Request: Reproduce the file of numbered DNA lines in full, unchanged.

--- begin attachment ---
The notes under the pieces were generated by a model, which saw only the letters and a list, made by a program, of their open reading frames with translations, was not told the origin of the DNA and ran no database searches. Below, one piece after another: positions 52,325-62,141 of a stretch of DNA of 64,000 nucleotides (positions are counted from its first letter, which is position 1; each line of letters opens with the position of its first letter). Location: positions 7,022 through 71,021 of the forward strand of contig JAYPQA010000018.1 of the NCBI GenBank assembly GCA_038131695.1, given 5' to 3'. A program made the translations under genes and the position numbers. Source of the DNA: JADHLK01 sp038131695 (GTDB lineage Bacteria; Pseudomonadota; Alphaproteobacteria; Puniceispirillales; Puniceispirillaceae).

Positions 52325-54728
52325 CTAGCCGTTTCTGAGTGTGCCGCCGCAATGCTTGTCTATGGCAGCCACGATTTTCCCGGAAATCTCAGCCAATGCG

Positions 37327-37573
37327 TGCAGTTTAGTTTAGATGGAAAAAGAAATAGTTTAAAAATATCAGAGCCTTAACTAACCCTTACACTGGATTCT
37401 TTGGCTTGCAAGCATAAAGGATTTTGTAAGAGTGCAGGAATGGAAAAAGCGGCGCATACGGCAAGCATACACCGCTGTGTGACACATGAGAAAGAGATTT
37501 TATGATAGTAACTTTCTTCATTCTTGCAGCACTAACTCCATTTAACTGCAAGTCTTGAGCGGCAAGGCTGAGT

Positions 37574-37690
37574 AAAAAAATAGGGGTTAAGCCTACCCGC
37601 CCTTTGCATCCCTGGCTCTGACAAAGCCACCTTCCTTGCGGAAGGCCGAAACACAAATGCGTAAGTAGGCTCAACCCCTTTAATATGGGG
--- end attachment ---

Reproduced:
The notes under the pieces were generated by a model, which saw only the letters and a list, made by a program, of their open reading frames with translations, was not told the origin of the DNA and ran no database searches. Below, one piece after another: positions 52,325-62,141 of a stretch of DNA of 64,000 nucleotides (positions are counted from its first letter, which is position 1; each line of letters opens with the position of its first letter). Location: positions 7,022 through 71,021 of the forward strand of contig JAYPQA010000018.1 of the NCBI GenBank assembly GCA_038131695.1, given 5' to 3'. A program made the translations under genes and the position numbers. Source of the DNA: JADHLK01 sp038131695 (GTDB lineage Bacteria; Pseudomonadota; Alphaproteobacteria; Puniceispirillales; Puniceispirillaceae).

Positions 52325-54728
52325 CTAGCCGTTTCTGAGTGTGCCGCCGCAATGCTTGTCTATGGCAGCCACGATTTTCCCGGAAATCTCAGCCAATGCG

Positions 37327-37573
37327 TGCAGTTTAGTTTAGATGGAAAAAGAAATAGTTTAAAAATATCAGAGCCTTAACTAACCCTTACACTGGATTCT
37401 TTGGCTTGCAAGCATAAAGGATTTTGTAAGAGTGCAGGAATGGAAAAAGCGGCGCATACGGCAAGCATACACCGCTGTGTGACACATGAGAAAGAGATTT
37501 TATGATAGTAACTTTCTTCATTCTTGCAGCACTAACTCCATTTAACTGCAAGTCTTGAGCGGCAAGGCTGAGT

Positions 37574-37690
37574 AAAAAAATAGGGGTTAAGCCTACCCGC
37601 CCTTTGCATCCCTGGCTCTGACAAAGCCACCTTCCTTGCGGAAGGCCGAAACACAAATGCGTAAGTAGGCTCAACCCCTTTAATATGGGG